Valentin knife, London, England, 1850-1870

Made:
1850-1870 in London
maker:
Weiss, John
Valentin knife, nickel-plated steel and ebony handle, by Weiss of London, c.1860. Dark grey background. A Valentin knife was one of the few knives able to cut slices of organs and soft tissues for microscopic examination. A Valentin knife was one of the few knives able to cut slices of organs and soft tissues for microscopic examination. A Valentin knife was one of the few knives able to cut slices of organs and soft tissues for microscopic examination. A Valentin knife was one of the few knives able to cut slices of organs and soft tissues for microscopic examination.

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Valentin knife, nickel-plated steel and ebony handle, by Weiss of London, c.1860. Dark grey background.
Science Museum Group Collection
© The Board of Trustees of the Science Museum

A Valentin knife was one of the few knives able to cut slices of organs and soft tissues for microscopic examination.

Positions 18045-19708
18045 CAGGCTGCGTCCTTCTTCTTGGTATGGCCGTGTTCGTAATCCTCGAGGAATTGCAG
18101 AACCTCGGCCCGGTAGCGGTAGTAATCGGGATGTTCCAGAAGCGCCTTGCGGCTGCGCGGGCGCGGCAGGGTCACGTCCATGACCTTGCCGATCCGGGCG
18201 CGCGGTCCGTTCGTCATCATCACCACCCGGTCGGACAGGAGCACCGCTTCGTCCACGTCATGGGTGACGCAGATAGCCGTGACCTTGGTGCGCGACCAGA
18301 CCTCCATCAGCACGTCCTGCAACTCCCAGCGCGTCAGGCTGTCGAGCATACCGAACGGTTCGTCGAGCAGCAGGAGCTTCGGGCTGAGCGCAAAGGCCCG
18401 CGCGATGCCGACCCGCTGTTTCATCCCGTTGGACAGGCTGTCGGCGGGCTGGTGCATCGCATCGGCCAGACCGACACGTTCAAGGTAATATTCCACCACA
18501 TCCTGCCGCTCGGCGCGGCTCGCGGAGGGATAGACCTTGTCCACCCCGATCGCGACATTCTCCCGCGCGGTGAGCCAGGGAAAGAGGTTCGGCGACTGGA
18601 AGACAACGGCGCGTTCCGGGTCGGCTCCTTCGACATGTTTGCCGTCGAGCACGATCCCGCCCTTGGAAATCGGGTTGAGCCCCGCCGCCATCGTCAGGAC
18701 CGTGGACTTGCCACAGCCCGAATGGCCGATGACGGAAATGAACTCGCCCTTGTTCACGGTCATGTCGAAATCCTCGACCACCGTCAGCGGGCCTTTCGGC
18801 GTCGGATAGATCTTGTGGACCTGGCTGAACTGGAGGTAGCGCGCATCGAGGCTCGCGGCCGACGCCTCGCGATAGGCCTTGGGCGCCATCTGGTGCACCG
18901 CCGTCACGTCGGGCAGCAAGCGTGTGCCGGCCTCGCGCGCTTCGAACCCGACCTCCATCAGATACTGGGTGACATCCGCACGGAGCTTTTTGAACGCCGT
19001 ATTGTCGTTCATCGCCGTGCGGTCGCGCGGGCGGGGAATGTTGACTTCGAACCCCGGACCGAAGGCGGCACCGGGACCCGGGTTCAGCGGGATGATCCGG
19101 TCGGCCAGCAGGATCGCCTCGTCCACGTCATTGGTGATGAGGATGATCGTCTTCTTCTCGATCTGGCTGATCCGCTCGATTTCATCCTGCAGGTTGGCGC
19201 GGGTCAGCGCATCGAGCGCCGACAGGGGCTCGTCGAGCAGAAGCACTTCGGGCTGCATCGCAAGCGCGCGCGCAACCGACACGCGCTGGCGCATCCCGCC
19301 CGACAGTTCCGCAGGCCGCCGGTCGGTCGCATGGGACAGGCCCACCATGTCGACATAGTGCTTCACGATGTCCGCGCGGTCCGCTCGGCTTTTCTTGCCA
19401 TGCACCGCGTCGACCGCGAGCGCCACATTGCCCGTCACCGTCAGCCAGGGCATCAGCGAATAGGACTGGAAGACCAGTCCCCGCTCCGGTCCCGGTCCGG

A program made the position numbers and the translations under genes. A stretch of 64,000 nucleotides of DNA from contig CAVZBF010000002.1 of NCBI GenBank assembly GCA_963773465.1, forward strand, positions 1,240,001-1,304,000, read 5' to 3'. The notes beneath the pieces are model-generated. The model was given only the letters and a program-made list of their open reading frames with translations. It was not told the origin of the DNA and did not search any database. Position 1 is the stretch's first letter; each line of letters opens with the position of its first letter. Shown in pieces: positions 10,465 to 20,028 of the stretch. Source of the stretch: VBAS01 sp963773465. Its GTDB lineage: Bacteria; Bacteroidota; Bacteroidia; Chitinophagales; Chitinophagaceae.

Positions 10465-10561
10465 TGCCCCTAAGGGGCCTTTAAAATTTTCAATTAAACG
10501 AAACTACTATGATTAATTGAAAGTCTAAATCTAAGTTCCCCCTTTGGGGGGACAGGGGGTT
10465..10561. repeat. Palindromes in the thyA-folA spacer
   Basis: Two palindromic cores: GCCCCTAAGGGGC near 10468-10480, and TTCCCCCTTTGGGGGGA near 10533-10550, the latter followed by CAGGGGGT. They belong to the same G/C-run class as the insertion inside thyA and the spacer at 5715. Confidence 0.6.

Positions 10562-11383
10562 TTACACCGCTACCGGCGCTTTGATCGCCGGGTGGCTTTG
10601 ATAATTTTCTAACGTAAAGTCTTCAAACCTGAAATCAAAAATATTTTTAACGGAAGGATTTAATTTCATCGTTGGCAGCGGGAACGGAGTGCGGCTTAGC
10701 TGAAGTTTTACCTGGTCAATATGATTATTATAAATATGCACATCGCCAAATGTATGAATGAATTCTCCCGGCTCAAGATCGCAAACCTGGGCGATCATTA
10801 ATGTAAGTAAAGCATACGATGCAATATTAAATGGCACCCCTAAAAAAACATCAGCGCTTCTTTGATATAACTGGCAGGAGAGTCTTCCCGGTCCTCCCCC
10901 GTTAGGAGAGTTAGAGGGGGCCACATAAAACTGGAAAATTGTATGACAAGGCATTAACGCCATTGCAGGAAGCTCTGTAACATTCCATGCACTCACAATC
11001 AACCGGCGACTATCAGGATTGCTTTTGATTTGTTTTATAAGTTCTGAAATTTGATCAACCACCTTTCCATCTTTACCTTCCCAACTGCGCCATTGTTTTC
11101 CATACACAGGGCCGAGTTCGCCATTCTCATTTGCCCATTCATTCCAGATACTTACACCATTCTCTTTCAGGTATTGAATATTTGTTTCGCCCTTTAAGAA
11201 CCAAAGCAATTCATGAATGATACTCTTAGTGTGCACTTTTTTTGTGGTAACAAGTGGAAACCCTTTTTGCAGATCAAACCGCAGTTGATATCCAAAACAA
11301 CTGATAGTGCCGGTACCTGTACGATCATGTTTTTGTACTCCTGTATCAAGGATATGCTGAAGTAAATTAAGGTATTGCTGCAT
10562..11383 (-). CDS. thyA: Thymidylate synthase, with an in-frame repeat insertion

Science Museum Group Collection
© The Board of Trustees of the Science Museum, London

A Valentin knife was one of the few knives able to cut slices of organs and soft tissues for microscopic examination.
Science Museum Group Collection
© The Board of Trustees of the Science Museum, London

A Valentin knife was one of the few knives able to cut slices of organs and soft tissues for microscopic examination.
Science Museum Group Collection
© The Board of Trustees of the Science Museum, London

A Valentin knife was one of the few knives able to cut slices of organs and soft tissues for microscopic examination.
Science Museum Group Collection
© The Board of Trustees of the Science Museum, London

Valentin knife with sliding adjuster, nickel-plated steel and ebony handle, by Weiss of London, c.1860

A Valentin knife was one of the few knives able to cut slices of organs and soft tissues for microscopic examination. The double-bladed knife worked best when the blades were wet – best of all when submerged in water. When not in use the nickel-plated steel blades were put in leather covers to protect them. Named after its inventor, Professor Gabriel Valentin (1810-1883), a German-Swiss physiologist, the knife was popular from its invention in 1838 until the 1890s.

Details

Category:
Microscopy (Wellcome)
Object Number:
A135073
type:
valentin knife
taxonomy:
  • furnishing and equipment
  • tools & equipment
  • surgical equipment
  • surgical instrument
  • surgical knife